Alan Coleman, BriteBill’s CEO shares his impressions of this year’s MWC
Snow, cold weather, flight cancellations: This year’s MWC certainly had its challenges. Perhaps the lack of the usually reliable sunshine left visitors a bit gloomy, but it may also have been the lack of exciting news… as a regular visitor, the 2018 event definitely felt a bit nondescript compared to the buzz of previous years.
Of course, there were the usual buzzwords being touted but no new themes are currently emerging. Instead, what I saw was steady progress across all the major industry topics.
Most prevalent, perhaps, was 5G, with the first rollouts and real-life applications now finally within reach. Competition amongst providers is stiff and some were being very vocal. T-Mobile, for example, announced that it has plans to build out 5G in 30 cities, while Sprint says it will have more licensed spectrum than its competitors’ rollouts, and will add more 5G markets in the coming months.
However, European users may have to be patient for a little while longer. The move to 5G is currently mainly led out of the US. If the Mobile Economy report published by the GSMA proves to be right, there will be 1.2 billion 5G connections by 2025, but with the majority of connections in China, the United States, and Japan and only a smaller percentage in Europe.
Apart from the excitement over much faster mobile broadband – which we as users should all feel the impact of – 5G data speeds will enable new, connected Internet of Things (IoT) applications. For me, that’s where the real innovation potential lies and some of the use cases shown at MWC by the likes of Bosch and Intel revolved around manufacturing, healthcare and smart cities, where IoT applications can revolutionize whole industry areas. However, it also became clear that much work still needs to be done on industry standards.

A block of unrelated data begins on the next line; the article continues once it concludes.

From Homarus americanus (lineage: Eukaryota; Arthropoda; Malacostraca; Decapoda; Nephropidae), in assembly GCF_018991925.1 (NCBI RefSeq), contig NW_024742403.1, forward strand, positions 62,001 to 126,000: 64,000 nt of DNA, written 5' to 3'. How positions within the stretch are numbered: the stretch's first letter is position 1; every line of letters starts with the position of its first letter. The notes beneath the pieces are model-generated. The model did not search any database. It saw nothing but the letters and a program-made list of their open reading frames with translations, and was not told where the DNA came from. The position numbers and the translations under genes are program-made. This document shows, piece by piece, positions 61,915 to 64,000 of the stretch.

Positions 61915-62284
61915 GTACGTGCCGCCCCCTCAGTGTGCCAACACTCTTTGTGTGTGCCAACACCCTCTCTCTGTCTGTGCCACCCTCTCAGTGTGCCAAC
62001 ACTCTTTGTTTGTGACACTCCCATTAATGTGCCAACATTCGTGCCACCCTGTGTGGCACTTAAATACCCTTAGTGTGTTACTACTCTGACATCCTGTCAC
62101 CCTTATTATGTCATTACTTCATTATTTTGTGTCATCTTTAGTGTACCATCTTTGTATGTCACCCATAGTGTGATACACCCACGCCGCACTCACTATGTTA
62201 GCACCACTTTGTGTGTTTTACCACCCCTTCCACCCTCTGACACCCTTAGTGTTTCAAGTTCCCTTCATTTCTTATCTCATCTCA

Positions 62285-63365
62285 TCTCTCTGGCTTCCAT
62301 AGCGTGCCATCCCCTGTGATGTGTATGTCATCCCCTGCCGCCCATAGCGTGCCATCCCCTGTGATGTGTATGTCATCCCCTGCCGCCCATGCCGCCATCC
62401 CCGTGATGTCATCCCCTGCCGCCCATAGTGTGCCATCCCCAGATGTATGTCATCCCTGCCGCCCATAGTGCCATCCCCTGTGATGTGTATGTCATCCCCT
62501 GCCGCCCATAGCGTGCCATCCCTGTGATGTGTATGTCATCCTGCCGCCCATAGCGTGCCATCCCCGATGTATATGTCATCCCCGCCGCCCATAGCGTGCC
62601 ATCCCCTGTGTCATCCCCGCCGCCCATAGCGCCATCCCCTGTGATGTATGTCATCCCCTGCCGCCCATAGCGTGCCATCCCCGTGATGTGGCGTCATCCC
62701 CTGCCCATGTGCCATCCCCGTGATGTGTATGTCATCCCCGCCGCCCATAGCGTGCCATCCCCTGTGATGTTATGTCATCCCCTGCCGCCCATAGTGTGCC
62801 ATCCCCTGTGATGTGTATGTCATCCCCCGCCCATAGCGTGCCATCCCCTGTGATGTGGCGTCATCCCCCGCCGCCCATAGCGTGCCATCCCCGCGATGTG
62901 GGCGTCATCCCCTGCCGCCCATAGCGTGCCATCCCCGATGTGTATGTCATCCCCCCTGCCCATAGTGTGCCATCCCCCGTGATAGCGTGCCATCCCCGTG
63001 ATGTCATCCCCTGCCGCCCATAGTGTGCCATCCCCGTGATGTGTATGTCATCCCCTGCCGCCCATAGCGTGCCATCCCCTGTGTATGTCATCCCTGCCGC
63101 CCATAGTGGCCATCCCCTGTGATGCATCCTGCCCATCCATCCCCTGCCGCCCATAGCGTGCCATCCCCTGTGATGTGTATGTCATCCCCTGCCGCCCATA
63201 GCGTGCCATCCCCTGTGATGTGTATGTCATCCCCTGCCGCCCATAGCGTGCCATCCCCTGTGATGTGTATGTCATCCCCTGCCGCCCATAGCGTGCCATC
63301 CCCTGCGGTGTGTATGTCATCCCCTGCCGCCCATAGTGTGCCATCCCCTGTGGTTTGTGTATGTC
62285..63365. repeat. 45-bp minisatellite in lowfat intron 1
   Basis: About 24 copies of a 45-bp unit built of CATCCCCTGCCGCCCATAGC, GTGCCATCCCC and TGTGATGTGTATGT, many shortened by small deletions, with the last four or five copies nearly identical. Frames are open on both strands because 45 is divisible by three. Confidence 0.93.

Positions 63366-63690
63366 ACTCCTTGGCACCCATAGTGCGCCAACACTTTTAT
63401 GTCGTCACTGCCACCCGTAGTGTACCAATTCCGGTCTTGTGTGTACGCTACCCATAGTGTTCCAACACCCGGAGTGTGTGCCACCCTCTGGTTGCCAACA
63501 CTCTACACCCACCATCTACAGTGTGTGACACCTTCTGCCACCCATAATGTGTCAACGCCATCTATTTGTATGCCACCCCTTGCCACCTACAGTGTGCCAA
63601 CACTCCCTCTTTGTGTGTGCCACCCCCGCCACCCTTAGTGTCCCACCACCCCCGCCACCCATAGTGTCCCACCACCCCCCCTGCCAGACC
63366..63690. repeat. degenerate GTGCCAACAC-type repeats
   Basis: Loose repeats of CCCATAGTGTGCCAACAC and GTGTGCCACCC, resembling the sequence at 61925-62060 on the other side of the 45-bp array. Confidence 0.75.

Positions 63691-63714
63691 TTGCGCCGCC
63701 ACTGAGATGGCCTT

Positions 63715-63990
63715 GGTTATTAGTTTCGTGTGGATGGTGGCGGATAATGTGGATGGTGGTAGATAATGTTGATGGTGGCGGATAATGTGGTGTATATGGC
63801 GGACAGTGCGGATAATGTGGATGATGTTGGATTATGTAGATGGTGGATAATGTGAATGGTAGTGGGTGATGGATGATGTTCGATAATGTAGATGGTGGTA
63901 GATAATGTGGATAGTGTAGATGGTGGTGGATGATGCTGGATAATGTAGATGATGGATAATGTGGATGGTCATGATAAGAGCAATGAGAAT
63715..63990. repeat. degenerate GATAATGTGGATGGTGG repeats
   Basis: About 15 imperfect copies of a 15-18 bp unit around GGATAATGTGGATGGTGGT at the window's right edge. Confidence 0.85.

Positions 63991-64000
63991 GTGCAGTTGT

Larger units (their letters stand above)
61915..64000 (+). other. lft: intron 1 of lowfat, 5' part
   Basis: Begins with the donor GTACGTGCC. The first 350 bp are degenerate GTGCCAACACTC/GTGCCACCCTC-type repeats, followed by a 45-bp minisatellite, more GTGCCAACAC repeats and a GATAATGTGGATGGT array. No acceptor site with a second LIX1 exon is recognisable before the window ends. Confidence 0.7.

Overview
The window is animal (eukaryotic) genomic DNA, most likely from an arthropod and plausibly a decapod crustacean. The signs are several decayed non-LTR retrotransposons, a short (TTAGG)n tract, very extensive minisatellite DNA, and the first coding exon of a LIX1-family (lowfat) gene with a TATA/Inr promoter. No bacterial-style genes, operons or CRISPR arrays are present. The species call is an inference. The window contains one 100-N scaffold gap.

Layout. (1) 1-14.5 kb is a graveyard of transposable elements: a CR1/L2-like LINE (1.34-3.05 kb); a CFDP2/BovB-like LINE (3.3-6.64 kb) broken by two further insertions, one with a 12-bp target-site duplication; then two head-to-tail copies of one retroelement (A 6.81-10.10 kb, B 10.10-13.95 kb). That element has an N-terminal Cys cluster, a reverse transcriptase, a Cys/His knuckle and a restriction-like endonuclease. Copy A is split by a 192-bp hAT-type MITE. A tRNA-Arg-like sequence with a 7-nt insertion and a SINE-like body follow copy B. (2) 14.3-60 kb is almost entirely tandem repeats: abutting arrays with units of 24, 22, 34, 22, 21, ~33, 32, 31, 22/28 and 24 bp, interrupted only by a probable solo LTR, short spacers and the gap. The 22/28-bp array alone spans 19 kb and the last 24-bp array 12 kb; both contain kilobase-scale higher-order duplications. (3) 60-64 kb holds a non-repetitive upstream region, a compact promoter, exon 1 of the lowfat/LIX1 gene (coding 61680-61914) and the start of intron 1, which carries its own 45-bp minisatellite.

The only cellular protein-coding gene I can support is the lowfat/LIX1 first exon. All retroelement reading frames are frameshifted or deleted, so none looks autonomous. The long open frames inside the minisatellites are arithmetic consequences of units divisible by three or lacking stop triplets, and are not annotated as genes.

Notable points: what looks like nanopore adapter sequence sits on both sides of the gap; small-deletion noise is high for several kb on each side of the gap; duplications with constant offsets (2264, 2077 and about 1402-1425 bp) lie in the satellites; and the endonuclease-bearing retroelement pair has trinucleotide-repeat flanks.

Connected devices were, unsurprisingly, all over the show floors, with Qualcomm showing chipset innovations to power AI and connected cars, and Deutsche Telekom showcasing a BMW E-SIM demo that allows drivers to use their existing mobile phone data plans and access information services in their vehicle, basically turning the car into a mobile device. As the first autonomous cars hit the streets, it will be interesting to see how network operators benefit – so definitely a space to watch.
Artificial intelligence, predictive analytics and machine learning were other key themes throughout the show – again, topics that have been in the spotlight for years. So, what’s new? The discussions at this MWC were mostly centered on how these technologies will improve network management and facilitate network transformation over the coming years, but also how they will allow providers to improve their customer interactions, through chatbots for example. Some providers, including Telefónica and Orange, are already moving past the chatbot and introducing automated voice assistants. Customers’ expectations are changing fast and the younger generation is very much open to interacting on new channels, so this is an interesting trend. The question remains though whether the telecoms industry will be able to make a mark in the AI space, with Google hiring all the best talent out there!
What else stood out for me? A notable lack of internet players, as well as a lack of wearables, although I did notice some new applications of smart glasses in an industrial context.
When it comes to devices, there certainly were no killer announcements – perhaps with the exception of the Samsung DeX Pad docking station, which turns the new Galaxy S9 smartphone into a working PC and allows users to have an Android-based desktop experience on any monitor. Handy.
So, the key themes for 2018 remain 5G, IoT & AI. Barcelona held few surprises apart from the terrible weather. Still, I am sure the sunshine will be back next year and I am looking forward to seeing what’s new at MWC 2019.
MWC Video: BriteBill on Customer Billing
Alan Coleman, CEO and Founder of BriteBill, shares the latest innovations for customer billing and the opportunities to create more proactive communications.